"Regulatory hurdles that you face in other cities, you don't face here.”

Advisory

Why businesses are key to building a great place to live

City of Virginia Beach benefits from climate and geography. But it is its attitude towards businesses that has truly transformed the area

March 28, 2022

City of Virginia Beach

Patrick Duhaney
City Manager

City of Virginia Beach

Why businesses are key to building a great place to live

City of Virginia Beach benefits from climate and geography. But it is its attitude towards businesses that has truly transformed the area

November 9, 2021

City of Virginia Beach

Patrick Duhaney
City Manager

What makes a city a great place to live?

David Gulick, General Manager, Manufacturing Operations at City of Virginia Beach, says his city has hit a sweet spot:

“Virginia Beach is just an excellent place to live, raise a family and work. We've got a wonderful four season climate. We're centrally located with easy access to so many fun and exciting things. We've got the ocean and bay right next to us. We have access to things which you typically find in more urban areas, such as museums, a convention center, music venues, nice restaurants and shopping. But the neat thing is that we really don't have some of the challenges that come with some of the more dense urban areas.”

For Patrick Duhaney, City Manager at City of Virginia Beach, it’s about being a great place to do business:

“Virginia Beach is close to Washington DC, and not far from the New York metropolitan area. We have a low and simplified tax base, so the regulatory hurdles that you face in other cities, you don't face here.”

Being attractive to businesses has been a core part of the success of the city. Virginia Beach is now home to a growing number of local and international manufacturing companies, thanks in part to the Virginia Beach Economic Development Department. Part of Eco Dev’s function is to connect businesses through roundtables and foster meaningful collaborations between businesses.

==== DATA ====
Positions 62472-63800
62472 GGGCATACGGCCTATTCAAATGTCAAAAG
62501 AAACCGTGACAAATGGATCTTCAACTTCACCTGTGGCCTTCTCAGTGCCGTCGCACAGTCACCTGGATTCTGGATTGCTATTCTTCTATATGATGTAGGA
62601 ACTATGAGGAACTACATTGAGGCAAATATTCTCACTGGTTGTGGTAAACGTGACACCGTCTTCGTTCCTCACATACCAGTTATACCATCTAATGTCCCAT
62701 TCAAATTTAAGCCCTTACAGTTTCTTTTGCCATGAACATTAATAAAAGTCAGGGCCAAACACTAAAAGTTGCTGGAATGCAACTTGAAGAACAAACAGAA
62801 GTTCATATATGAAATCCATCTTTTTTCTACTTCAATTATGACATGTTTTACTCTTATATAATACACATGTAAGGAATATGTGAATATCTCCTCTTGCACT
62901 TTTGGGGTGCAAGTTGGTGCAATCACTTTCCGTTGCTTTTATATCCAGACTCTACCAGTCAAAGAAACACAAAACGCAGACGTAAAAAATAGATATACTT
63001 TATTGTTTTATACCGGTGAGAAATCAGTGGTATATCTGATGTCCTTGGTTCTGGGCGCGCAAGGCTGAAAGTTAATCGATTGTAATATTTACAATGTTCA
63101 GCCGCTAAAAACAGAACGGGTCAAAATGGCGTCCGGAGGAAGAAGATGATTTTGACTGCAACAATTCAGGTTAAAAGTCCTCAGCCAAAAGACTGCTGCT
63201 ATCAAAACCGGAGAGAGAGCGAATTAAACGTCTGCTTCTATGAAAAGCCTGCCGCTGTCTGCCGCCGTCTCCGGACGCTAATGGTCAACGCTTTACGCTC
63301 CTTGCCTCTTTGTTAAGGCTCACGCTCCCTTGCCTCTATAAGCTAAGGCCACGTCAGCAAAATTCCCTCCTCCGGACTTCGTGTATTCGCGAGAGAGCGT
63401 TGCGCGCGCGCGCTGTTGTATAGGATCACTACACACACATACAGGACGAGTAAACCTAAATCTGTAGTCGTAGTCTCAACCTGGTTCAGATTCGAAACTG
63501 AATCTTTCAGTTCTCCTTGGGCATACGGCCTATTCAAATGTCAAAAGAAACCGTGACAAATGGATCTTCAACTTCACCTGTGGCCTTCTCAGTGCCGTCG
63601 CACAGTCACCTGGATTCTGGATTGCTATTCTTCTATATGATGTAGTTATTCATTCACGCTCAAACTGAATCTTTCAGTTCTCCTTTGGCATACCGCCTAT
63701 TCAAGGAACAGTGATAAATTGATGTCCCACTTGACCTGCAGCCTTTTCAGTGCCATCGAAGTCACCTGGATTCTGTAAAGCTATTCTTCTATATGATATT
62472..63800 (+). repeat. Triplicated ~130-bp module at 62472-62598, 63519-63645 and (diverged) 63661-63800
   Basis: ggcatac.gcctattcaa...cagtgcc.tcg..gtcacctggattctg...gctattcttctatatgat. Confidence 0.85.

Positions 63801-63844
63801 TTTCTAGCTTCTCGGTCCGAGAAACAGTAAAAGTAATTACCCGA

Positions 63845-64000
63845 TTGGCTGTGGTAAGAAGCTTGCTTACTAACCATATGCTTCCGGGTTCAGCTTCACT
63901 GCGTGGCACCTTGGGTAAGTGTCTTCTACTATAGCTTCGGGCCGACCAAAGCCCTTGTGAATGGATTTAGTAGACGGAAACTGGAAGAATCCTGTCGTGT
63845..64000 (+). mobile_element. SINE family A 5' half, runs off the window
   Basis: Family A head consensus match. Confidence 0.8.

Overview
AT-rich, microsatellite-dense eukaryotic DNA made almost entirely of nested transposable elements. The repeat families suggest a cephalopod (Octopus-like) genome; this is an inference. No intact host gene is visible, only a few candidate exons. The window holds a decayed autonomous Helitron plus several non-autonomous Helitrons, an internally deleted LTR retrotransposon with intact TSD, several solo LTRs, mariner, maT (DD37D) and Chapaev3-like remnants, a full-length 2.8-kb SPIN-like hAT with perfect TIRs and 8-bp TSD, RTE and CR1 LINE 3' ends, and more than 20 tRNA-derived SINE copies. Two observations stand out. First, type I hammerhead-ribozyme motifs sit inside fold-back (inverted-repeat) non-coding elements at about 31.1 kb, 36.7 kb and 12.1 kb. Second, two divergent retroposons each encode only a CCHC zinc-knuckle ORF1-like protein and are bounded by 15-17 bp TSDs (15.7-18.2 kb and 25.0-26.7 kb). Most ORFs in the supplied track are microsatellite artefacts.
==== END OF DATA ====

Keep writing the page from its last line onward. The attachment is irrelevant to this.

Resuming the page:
It’s an approach that Christine Krauss, Virginia Beach Representative in the EU, says has given the city a great reputation overseas:

“The cost of doing business in Virginia Beach is lower than other regions in the United States. Currently, there are 200 international companies representing 27 countries operating in the Virginia Beach area. The city's Economic Development Department has been really helpful and supportive from the beginning until the end.”

Sunny Farms is one such business: the company chose Virginia Beach to build a 1.2 million square foot hydroponic farming facility, a relatively new approach to farming which will help ensure food security for the city. Jim Arnold, Founder at Sunny Farms LLC, says that Virginia Beach was clear that they wanted to do business from the outset:

“The city’s Deputy City Manager and Director of Economic Development, Taylor Adams, supported this from day one. He helped us with the contacts at the state, and then the state has given us a fund matching grant to set up. So they've been very supportive of us.”

Energy is another key component of keeping a city running and for Patrick Duhaney, it’s essential to have sustainable energy sources at the doorstep:

“We are growing our economic base with innovative jobs of the future. Virginia Beach has offshore data cables and an offshore wind project. We're focusing on those environmentally sustainable jobs and future high-tech jobs which will move us away from the old industries.”

Sustainability is built into the city’s rule book as Taylor Adams, explains:

“The Virginia Clean Economy Act has fundamentally changed the market here. Dominion energy has announced the first major offshore wind expansion in federal waters in the United States. It's over 2,500 megawatts. It's going to be enough renewable energy to power 650,000 homes. We know that just south of us, the Kitty Hawk project based on renewables will access the grid through our community.”

Such sustainable energy projects will allow Virginia Beach to continue to grow and develop a competitive advantage in sustainability industries.

For Adams, the present is good and the future of the city is even better:

“Virginia Beach is a destination for new and exciting industries that are growing in our country right now. We anticipate that over the next 15 years, the bulk of our energies will be spent simply exploring and maximizing these new opportunities. It's a very exciting time to be here.”

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